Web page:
When I first started working in the school system as a Paraeducator, I was right out of college and four months pregnant. My degree is in English, History, and Women's Studies; I had completed one education class, Foundations of Education, a course that focused more on the history and philosophy of education than actual practice.
there I was, thrown into the school system with no training except my
own life experiences, and paired with a third grade student with
significant physical needs and behavior struggles. He was also extremely
bright and prone to argue. About a third of the way into the school
year, he turned to me and said, quite emphatically, "Why do you always
catch me being BAD? Why can't your eyes ever catch me being GOOD?"
if we're being honest, my initial internal response was, "You have to
actually BE GOOD for that to happen." What I said was, "I see you do
lots of good things. I'm sorry you feel like I don't see that. Do you
think we should work on that?" He agreed that we should, and I promised
to come up with a solution. "How about for now, we just put this
post-it note on your desk, and every time I catch you listening to the
teacher, staying on task, using nice words, and doing the right thing, I
will make a tally mark. Then if you get five tally marks, you can have a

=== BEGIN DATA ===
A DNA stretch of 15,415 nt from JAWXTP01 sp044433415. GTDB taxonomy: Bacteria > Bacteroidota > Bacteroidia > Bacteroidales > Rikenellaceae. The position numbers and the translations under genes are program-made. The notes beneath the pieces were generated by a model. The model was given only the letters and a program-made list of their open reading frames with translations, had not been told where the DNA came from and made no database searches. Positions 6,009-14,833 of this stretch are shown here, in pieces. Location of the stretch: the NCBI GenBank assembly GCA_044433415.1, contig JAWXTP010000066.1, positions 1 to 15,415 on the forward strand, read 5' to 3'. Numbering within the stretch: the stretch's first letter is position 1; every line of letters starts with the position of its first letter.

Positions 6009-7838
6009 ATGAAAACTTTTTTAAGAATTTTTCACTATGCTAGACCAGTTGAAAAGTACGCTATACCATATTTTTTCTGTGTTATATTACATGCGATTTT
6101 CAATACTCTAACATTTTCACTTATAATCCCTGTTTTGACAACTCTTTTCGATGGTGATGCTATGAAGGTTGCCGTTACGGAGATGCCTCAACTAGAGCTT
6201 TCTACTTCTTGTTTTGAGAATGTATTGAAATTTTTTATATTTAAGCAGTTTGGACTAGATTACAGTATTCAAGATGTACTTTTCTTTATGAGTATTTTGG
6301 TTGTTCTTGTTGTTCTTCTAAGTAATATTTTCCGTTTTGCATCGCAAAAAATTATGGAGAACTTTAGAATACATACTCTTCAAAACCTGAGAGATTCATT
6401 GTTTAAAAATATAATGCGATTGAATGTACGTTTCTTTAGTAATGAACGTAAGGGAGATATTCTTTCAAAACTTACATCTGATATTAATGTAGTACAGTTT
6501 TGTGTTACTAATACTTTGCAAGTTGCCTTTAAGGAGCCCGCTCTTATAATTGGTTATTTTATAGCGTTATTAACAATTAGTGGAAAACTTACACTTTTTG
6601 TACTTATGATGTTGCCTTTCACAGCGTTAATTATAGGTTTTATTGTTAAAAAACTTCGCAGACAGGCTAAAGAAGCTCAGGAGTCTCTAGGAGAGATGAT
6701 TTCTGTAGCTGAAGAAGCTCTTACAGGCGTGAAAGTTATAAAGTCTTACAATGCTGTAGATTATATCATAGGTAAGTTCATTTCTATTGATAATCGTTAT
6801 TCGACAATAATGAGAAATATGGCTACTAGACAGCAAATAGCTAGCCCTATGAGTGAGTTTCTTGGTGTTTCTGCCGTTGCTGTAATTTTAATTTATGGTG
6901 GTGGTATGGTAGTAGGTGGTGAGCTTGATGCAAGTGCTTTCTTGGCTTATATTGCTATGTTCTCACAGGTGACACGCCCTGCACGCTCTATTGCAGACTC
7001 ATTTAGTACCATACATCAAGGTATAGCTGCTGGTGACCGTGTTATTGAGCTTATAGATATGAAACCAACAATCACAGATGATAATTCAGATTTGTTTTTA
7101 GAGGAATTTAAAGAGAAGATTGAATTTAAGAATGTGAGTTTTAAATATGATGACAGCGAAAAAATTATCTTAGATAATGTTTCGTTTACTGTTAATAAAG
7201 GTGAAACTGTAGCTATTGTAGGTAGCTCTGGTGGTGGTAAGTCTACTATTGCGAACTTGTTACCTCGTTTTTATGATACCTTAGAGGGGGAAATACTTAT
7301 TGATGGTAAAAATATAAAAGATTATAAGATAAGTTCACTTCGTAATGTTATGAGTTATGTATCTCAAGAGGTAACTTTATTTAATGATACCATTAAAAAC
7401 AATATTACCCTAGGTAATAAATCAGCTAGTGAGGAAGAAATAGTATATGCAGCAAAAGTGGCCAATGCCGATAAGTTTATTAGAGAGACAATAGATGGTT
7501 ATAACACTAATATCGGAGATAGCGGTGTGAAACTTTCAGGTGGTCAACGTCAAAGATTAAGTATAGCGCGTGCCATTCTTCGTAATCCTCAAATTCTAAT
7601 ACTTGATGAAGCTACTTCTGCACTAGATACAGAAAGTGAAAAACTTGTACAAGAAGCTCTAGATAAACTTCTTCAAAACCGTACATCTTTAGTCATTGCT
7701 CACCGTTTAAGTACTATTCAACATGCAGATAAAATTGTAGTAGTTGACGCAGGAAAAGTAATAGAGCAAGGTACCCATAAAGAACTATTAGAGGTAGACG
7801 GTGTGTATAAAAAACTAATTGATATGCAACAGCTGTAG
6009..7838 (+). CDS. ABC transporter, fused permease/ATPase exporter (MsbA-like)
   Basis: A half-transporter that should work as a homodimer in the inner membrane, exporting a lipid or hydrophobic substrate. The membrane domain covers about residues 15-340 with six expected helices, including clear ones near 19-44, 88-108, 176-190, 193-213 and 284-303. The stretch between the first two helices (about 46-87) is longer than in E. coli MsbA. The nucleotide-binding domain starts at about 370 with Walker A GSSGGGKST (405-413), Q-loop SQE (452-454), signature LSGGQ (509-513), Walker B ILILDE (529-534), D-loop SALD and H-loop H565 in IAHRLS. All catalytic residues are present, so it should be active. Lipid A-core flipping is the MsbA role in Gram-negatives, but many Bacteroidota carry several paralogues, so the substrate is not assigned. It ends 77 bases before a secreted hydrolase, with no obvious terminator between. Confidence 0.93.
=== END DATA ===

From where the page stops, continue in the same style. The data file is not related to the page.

sticker." He thought this sounded great.
I never came
up with a more permanent solution, and he never needed the sticker,
although I did give it to him as promised. Every time I came and made a
tally mark on that post-it, he beamed. All he wanted was acknowledgement
of his efforts, because he was trying even if he wasn't always successful. This strategy worked for him; he argued less and felt more confident in himself.
Leaving this child the following year, in the middle
of the year no less, was painful for both of us, but he was ready for more
independence and I needed to move to preschool for a variety of reasons.
I have always taken this lesson of "catching being good" with me to
the younger children who have special needs, with whom it is so easy to
become frustrated. Often times they are so hungry for attention that they will do just about anything, including climbing furniture and hitting friends, to gain it. When we give them attention for positive behavior we reinforce what we want and help extinguish what we don't want. If they are receiving attention for sitting on the carpet or sharing a toy, there's no need for disruptive behavior.
In preschool, though, I learned a
bit of a new language. Most importantly was "good choice" and "bad
choice." Children aren't bad or good, they make choices just like adults
do. Most of us want help learning from the times we make a mistake,
and we all want a pat on the back when we succeed.
an example of a very simple chart you could use. You could even make a
page with five of them on it so that the entire week would be visible.
This particular student needed to focus on short periods of time,
therefore I used one sheet per day . If he was given ultimatums that
were too big or too far away, he almost always failed, not because (like some
preschool and kindergarten students), it was too far away for him to remember but because the idea of "being good" for that long felt unattainable.
My name is Erika and I blog over at the other lion about life with my son, Punkin, who has Fragile X Syndrome. Fragile X Syndrome is the leading cause of inherited mental impairment and the most common known single gene cause of autism. I have been working as a paraeducator for a little over 7 years, and in preschool special education for a little over 5 years.